What can you do to keep late night snacking at bay?
It’s 10:00 p.m., you’re studying at the library and you innocently pass by the café and realize that you don’t want, but need, that chocolate croissant. You rationalize it with the fact that since you skipped dinner, this will be your dinner for the day. Also, it turns out that it’s buy one, get one free. Score! Later, you head home and think that you’re going to bed, but somehow you get suckered into ordering wings with your roommate at 2 in the morning. What happened to eating during the day?
It’s a fact that you’re a busy college student. Between homework, classes, and studying, it is easy to forego breakfast and sometimes even dinner, which often ends up as late night snacking. Keep in mind that metabolism is slower at night. There is nothing wrong with late night snacking once in a while, but when it develops into a consistent pattern of sodas and takeout, it may lead to weight gain…or worse, the freshman 15. To keep late night snacking at bay, keep these tips in mind to keep you fit and energized.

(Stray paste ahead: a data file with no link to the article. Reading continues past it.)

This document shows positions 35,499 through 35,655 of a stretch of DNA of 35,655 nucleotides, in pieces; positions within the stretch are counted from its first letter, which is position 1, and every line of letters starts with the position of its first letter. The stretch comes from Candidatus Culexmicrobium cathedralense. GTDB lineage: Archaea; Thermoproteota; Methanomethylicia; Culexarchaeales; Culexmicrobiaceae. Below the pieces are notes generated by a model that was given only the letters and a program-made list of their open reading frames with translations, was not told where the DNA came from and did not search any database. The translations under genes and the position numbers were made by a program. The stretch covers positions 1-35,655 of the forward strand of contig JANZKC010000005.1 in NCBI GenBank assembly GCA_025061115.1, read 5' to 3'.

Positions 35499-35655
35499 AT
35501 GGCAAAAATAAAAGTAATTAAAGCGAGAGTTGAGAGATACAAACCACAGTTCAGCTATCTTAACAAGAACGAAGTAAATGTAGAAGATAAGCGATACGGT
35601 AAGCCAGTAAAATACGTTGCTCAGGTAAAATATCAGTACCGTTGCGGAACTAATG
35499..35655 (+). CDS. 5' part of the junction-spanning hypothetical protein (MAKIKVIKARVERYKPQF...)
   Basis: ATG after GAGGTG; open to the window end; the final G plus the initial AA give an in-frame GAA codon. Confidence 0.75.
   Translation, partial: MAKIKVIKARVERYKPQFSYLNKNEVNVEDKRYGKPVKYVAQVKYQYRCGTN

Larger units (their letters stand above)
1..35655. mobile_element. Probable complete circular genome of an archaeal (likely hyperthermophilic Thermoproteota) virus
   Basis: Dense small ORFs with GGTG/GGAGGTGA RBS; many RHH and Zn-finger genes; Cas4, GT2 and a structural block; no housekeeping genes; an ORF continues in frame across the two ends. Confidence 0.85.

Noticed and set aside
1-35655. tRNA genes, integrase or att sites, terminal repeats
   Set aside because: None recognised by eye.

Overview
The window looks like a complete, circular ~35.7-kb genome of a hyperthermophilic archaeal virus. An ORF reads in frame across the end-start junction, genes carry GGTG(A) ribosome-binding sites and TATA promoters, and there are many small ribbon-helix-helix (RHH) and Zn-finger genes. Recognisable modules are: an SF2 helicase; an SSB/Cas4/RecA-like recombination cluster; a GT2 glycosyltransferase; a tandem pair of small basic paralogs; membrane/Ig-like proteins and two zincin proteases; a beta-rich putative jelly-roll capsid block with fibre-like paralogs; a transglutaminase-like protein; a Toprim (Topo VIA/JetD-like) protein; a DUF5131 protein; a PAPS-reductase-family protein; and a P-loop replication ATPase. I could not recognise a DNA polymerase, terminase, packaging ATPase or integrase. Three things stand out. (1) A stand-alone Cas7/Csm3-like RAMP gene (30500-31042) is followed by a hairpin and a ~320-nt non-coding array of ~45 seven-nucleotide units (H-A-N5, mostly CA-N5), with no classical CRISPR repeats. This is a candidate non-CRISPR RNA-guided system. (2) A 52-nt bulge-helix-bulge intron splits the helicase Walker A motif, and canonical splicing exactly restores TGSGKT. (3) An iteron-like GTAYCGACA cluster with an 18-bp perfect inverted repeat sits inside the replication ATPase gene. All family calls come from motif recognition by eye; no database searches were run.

Do try to eat breakfast. Eating breakfast tells your body that its time to get ready for the day. Great options include oatmeal with fried fruit, a fruit salad, toast with peanut butter, or simply cereal with milk. When you’re on the go, keep a container yogurt or apple on hand so that you’re prepared with a bite to eat when you find the time. Eating breakfast will help you to stay full throughout the day to keep late night cravings away.
Don’t skip meals. It does your body no good when you don’t have enough energy to go about your day. Eating small meals regularly will help keep your metabolism going. If you don’t have time to eat, grab a container to go, fill it up and leave it in the fridge for later.
Do plan ahead. Keep healthy snacks on hand. Keep small bags of cut-up veggies, nuts or fruit to avoid trips to the vending machine. Snacking will also help keep you satiated when you don’t have time for lunch between classes. If you’re planning on having dessert, have a lighter lunch to compensate. When you had dinner at 4:00 p.m., its no wonder that you’re famished by 10 at night.
Don’t be around food when you’re not hungry. I don’t know how many times this has happened to you, but it’s surely happened to me. I’ll go with my friends to Marshall thinking that since I’ve already had dinner, I won’t get anything to eat. Little do I realize, but I’m already salivating at the first waft of fresh double chocolate chip brownie. We can’t control it, but food is a stimulus whether or not you’re hungry. The sight, smell and even just the thought of food is enough to get you hungry, it’s just how our bodies work. So you have 3 choices, stay strong, give in, or avoid it.
Do get enough sleep. Studies have shown that sleep deprivation leads to unhealthy eating choices and unhealthy eating patterns. Those without good night of sleep are more likely to crave foods higher in fats and sugar.
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